Raymond Suttner, Nelson Mandela as a model of manhood

Whereas earlier studies of gender concentrated on women, recent decades have seen a flourishing of literature on masculinities, although few of these have focused on gender relations – specifically masculinities – within liberation movements. The main biographies of Mandela do not consider him as a gendered subject. Yet Mandela is in many ways the embodiment of versions of ANC masculinities.

In these times of violence perpetrated by men, we may learn from Mandela’s model of masculinity, the type of man that he represented. But Mandela changed a lot, as his conditions altered and he changed as a human being. Consequently we are not dealing with a person whose identity as a man can be reduced to one quality that endured over time.

Within the ANC, as in society in general, there is not one model or mode of expression of masculinity. There are multiple models of masculinity and each is contested, both by the men who may be said to comprise the model concerned, but also by women in relation to whom these masculinities sometimes collide and sometimes reinforce what women want to do with their lives or in politics.

Men have always dominated the ANC at a formal political level and the discourse of the organisation has reflected masculine idioms, in particular, aiming to ‘recover manhood’ and ending the ‘emasculation’ of African men. Within this tradition one finds the image of the ANC as a primarily masculine organisation. Even where issues of women’s emancipation were enunciated by the organisation, the primary vehicle for doing so has tended, at least prior to 1990, to be via the (male) president. When 1984 was declared the ‘Year of the Women’, this was announced by the then (male but gender-sensitive) President Oliver Tambo.

Photographs of ANC leadership until the period of exile generally depict only men in leadership positions, travelling on delegations to London or to the prime minister or similar ventures. This is not to suggest that women were not in fact powerful at a de facto level, informally even when they were not allowed to be members or outside the organisation, from the earliest days of the ANC and before.  Recent scholarship shows also, that, even though the constitution excluded women as members, very often they were in fact active members of branches.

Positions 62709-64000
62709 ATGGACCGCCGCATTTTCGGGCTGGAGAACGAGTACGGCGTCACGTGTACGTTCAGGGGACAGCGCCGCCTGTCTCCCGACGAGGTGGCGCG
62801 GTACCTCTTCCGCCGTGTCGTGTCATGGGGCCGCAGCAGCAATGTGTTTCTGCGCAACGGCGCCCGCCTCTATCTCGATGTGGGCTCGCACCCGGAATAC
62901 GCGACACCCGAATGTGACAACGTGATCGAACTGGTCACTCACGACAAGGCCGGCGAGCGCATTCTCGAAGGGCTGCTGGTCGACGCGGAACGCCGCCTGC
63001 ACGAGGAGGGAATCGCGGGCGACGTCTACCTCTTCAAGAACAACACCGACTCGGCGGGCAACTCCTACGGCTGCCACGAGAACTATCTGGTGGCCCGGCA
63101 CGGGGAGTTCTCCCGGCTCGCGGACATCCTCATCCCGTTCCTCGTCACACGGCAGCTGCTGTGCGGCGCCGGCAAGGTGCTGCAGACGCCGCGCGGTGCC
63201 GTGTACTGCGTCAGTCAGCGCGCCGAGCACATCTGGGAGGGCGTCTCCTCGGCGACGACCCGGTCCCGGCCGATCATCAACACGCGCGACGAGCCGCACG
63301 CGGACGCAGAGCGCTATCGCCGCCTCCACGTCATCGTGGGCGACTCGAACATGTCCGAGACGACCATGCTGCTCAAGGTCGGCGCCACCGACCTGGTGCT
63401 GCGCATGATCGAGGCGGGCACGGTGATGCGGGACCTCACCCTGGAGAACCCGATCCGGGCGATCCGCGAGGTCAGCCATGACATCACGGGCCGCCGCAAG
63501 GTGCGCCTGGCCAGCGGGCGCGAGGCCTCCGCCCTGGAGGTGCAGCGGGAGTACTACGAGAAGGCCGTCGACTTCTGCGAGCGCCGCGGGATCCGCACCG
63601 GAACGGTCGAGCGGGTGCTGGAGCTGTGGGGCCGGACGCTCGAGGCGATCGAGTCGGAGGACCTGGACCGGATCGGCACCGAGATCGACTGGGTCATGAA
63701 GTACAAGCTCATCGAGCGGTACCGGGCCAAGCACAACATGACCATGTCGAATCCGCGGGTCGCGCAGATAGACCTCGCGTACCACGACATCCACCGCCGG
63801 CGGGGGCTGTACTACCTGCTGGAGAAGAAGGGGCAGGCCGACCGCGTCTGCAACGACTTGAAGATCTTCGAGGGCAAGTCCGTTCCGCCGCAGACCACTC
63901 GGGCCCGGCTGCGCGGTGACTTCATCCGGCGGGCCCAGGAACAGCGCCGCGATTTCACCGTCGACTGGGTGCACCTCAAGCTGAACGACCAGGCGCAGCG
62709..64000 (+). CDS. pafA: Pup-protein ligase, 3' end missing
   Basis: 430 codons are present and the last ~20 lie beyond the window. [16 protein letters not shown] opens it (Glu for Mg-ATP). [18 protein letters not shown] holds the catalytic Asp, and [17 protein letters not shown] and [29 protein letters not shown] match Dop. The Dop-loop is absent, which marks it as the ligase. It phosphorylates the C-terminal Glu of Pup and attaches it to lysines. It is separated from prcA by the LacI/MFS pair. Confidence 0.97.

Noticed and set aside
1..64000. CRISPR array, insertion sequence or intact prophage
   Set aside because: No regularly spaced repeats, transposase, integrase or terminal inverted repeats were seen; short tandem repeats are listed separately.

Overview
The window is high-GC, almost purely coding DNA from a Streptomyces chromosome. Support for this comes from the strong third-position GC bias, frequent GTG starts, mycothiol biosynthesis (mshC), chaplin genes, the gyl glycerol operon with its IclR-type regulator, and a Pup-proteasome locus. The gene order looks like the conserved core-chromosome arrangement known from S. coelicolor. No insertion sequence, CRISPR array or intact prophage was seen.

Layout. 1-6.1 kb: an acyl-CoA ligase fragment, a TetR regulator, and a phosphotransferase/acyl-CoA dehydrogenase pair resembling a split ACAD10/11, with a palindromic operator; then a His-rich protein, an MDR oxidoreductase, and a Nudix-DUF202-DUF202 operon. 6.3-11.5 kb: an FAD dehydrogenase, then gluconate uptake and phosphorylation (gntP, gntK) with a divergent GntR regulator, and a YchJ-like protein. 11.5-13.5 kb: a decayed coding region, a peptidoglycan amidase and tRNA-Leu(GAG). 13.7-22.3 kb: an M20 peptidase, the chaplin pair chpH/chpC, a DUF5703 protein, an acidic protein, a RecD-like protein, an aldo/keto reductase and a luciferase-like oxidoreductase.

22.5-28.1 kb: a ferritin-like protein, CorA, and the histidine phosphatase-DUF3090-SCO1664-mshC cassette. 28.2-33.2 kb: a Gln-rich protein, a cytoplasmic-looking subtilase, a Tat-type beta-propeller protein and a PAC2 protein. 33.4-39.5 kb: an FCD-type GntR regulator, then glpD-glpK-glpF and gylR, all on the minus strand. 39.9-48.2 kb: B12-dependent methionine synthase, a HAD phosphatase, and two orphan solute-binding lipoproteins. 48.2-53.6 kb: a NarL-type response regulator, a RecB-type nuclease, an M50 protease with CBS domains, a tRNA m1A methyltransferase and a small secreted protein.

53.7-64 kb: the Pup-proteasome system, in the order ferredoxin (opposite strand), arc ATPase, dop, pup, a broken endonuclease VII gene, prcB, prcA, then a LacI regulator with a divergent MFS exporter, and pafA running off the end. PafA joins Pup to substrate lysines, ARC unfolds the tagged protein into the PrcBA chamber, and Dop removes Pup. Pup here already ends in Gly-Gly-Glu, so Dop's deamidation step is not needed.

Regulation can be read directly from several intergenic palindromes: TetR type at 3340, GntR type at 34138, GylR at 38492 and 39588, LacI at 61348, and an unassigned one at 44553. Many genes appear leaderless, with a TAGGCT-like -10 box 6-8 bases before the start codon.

Mandela, as a male leader, despite being part of the rebellious Youth League tradition, comprised part of the masculinist imagery of the ANC as an organisation. Even though the Youth League depicted the previous male leadership in particular ways, ridiculing their unwillingness to get their hands dirty, the Youth League generation was also a male grouping dressed in suits, and in Mandela’s case, flashy clothing embodying imagery found in many photographs in the magazines of the time. Anthony Sampson refers to him as ‘being known as the best-dressed man in the Treason Trial…’ (1956-61).  Mandela and the Youth League simultaneously embodied and contested the male leadership tradition and imagery that had been dominant within the ANC.

At the same time, Mandela also embodied an heroic, martial tradition found in the underground and military activities of the ANC, an image shared with people like Chris Hani. This fighting image may possibly have been foreshadowed in the notion of Mandela being a boxer, evoking an aggressive masculinist image with wide township appeal.  

Mandela also acts out the notion of a man embarking on what is sometimes referred to as an ‘heroic masculine project’. This expression refers to men leaving home to embark on courageous deeds, war and other activities, while leaving their womenfolk behind to care for the children and undertake domestic tasks. As with many other women in South African political history, Nomzamo Winnie Mandela was not content to conform to the conventional image of the wife waving the husband goodbye. Whatever the ambiguities, ambivalences and controversy attached to her activities, Winnie carved out an independent political identity, both underground and publicly.